Building long lasting and profitable relationships should be the goal of every CRM strategy.

CRM stands for customer relationship management. It’s about using meaningful customer data to create strategies and systems that maximize each customer’s lifetime value. To maximize value, you have to build and strengthen a relationship.

Unfortunately, CRM is vastly misunderstood. It’s not just about a sophisticated tool or about customer intelligence. But more importantly, it’s not just about making more money from the customers you already have.

How you make more money from your customers matters. You can make more money in ways that set you up for customer retention and loyalty, or you can make more money in ways that set you up for one time customers. It’s easier to do the latter. But in the long run, the latter will harm your business.

No matter how big your company will get, no matter how big your customer database will grow, all your CRM efforts should ultimately be about creating relationships with individual customers. Not about mass marketing, but about recognizing each customer as a unique individual with unique desires. Not about shouting the same message to all your customers, but about saying the right thing at the right time to the right person. Not about creating a sale, but about creating lifetime sales.

Here’s a little exercise. Take a look at your marketing calendar, at all the marketing emails and all other 1:1 communication you have planned for the month ahead. How many of them resonate with the customer segment that’s receiving them so much so that these customers think that message was created for them and only them? How many push a mass marketing event? How many build an emotional connection? How many were created to make a sale and how many were created to strengthen a relationship and increase lifetime value?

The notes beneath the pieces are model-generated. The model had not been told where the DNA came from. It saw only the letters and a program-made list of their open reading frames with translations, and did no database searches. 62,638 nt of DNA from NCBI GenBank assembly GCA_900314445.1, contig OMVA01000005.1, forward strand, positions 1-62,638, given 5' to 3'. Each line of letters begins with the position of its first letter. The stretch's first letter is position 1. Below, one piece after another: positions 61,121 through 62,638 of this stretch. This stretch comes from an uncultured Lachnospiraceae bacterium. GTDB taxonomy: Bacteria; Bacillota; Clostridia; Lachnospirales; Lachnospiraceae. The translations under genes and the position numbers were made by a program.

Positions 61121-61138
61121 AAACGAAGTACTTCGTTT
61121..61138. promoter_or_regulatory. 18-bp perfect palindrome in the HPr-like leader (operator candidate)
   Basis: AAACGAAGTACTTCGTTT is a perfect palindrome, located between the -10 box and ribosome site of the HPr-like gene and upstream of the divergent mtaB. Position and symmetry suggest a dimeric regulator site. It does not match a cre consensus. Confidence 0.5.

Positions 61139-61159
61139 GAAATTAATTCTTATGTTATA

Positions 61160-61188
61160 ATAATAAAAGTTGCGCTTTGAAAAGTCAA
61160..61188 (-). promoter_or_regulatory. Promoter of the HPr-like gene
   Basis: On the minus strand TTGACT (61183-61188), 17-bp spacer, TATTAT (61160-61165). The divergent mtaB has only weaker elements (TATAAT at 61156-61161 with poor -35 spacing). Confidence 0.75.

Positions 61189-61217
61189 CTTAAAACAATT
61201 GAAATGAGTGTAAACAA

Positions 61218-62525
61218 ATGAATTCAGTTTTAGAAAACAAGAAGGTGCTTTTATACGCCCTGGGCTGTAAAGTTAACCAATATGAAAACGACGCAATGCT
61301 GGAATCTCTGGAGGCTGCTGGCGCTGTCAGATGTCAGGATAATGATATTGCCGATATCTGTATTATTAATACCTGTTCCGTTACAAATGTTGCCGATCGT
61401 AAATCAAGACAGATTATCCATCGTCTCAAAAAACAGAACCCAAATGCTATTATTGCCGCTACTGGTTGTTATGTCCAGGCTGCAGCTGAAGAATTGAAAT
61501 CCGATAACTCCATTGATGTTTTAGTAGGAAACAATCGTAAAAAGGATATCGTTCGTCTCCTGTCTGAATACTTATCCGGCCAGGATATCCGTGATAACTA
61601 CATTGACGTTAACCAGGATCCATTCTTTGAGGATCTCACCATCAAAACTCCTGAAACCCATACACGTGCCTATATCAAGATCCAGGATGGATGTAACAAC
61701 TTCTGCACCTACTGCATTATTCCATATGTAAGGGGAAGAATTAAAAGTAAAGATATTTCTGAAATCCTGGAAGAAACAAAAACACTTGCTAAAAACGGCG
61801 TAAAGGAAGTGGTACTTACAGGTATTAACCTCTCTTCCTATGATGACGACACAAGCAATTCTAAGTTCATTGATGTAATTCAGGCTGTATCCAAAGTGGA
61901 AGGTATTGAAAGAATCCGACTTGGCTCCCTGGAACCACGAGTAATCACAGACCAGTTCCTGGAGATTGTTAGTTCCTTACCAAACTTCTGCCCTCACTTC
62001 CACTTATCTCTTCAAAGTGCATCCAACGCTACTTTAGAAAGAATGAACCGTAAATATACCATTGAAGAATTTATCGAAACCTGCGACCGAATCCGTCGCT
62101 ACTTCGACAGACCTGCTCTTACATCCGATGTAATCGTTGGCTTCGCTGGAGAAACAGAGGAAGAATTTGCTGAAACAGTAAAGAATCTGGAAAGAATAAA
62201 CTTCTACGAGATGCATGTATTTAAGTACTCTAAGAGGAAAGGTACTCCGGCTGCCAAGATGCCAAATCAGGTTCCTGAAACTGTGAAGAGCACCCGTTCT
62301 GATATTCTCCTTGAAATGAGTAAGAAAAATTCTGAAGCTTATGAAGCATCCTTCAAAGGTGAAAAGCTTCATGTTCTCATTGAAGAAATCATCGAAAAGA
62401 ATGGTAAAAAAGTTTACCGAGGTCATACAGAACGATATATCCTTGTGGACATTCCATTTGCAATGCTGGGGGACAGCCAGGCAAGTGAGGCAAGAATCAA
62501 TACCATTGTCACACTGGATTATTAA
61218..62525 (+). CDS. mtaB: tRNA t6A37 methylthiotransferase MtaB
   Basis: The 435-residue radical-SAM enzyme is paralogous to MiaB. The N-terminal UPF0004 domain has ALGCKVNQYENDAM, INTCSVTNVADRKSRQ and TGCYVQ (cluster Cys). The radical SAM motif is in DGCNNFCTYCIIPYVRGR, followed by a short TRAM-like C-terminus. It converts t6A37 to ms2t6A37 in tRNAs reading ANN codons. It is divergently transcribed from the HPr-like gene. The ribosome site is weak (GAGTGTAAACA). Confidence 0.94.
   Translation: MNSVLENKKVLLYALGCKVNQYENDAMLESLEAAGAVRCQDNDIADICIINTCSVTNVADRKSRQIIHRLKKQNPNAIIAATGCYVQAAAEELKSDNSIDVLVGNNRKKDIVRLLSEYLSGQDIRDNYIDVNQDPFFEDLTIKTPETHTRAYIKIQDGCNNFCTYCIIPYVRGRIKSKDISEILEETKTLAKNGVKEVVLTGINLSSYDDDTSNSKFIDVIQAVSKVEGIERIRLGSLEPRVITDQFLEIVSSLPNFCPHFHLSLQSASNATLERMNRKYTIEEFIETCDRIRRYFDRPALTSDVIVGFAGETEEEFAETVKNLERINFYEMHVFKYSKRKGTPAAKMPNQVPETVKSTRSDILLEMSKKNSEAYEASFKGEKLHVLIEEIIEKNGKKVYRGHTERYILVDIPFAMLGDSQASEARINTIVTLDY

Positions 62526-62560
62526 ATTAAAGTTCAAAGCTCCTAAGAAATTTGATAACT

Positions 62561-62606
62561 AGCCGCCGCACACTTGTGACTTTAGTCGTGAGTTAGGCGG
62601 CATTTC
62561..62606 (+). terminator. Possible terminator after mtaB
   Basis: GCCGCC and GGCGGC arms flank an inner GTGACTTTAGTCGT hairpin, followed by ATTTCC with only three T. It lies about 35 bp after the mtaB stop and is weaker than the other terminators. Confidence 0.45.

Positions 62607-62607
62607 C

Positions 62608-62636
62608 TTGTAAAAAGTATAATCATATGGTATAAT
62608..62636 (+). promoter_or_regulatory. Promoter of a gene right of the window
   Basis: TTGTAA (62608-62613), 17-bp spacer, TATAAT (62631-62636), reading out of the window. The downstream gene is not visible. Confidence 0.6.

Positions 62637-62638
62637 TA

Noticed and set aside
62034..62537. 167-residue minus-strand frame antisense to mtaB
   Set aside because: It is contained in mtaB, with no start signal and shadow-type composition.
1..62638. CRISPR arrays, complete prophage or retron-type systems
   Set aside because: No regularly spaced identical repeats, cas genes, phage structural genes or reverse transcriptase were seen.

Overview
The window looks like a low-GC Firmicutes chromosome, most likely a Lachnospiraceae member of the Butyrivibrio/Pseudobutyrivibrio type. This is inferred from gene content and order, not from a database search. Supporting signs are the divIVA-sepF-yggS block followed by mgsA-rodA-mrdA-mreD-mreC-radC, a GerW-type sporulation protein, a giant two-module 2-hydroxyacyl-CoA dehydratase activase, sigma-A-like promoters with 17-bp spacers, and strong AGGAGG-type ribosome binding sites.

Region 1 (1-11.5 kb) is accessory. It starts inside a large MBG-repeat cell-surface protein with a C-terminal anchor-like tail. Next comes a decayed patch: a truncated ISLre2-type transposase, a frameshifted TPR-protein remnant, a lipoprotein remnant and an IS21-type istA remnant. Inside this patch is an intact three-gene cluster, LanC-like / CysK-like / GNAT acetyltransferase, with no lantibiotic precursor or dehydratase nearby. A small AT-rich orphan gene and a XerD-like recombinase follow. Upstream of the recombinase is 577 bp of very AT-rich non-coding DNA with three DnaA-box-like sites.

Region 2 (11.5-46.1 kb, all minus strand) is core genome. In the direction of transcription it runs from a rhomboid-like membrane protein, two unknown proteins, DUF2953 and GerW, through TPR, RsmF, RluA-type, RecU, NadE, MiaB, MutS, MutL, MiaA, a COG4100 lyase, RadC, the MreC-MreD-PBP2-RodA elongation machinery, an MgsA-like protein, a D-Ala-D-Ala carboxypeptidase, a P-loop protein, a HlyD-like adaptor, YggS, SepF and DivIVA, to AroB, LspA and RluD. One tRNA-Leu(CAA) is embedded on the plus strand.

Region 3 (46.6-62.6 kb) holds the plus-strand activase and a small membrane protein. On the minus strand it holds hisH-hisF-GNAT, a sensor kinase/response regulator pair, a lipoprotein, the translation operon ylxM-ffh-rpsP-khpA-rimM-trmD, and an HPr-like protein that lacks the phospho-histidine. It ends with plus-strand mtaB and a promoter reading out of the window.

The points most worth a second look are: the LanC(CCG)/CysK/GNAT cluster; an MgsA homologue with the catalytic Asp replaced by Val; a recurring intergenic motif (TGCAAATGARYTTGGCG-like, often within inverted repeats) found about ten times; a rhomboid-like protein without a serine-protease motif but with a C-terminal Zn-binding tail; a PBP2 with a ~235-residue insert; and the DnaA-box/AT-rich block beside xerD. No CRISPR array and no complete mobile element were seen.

Perhaps the reason why so many of us can’t answer these questions in a way that feels good to us is because it’s not always easy to create marketing that generates maximum sales and that also strengthens the relationship with customers as much as possible. It’s a mix of art and science. However, when your objective is to strengthen the relationship with your customers, and when you stay grounded in direct marketing and CRM best practices, it’s my experience that you will gain all the sales you deserve.

How to grow your business with CRM, lifecycle & retention marketing

I don’t know about others, but if you’d ask me, your CRM strategy is the most efficient way to grow your business. In fact, if you’re not using a CRM strategy in your business, you’re probably leaving a lot of money on the table. 

And you know what the best part of a CRM strategy is? Most of it is automated, so you get to work less on marketing and more on your wonderful products. Apart from a couple of touches here and there, you can automate all communication via email, and just watch the sales come in.

What is CRM, lifecycle marketing and retention marketing?

CRM (short for Customer Relationship Management) is about just what its title says, managing your relationship with the people whose contact information you already have, (ex: your leads and your customers), in order to make more profit and get more loyalty. Contrary to what some people say, CRM is not a tool or a software. It is also not a sales funnel. CRM is a holistic, end-to-end strategy that generates more sales and more loyalty.

Lifecycle marketing is about creating marketing that elegantly moves a person from a prospect to a lead, to a customer, to a repeat customer and all the way to a VIP customer. 

Retention marketing is about keeping your customers.

So, at the end of the day, all these three terms are essentially about the same thing: growing a relationship with your leads and customers, so that you make more money and get more raving fans.

For simplicity, I refer to all these three terms combined as CRM.

One myth about CRM

A big misconception out there is that CRM doesn’t help you get new customers, but only helps you keep them after they already bought once.

That’s not true, at least not in the way I teach this concept.

First, because CRM starts with growing a thoughtful relationship with your prospects and leads, it helps you convert more of them into new customers.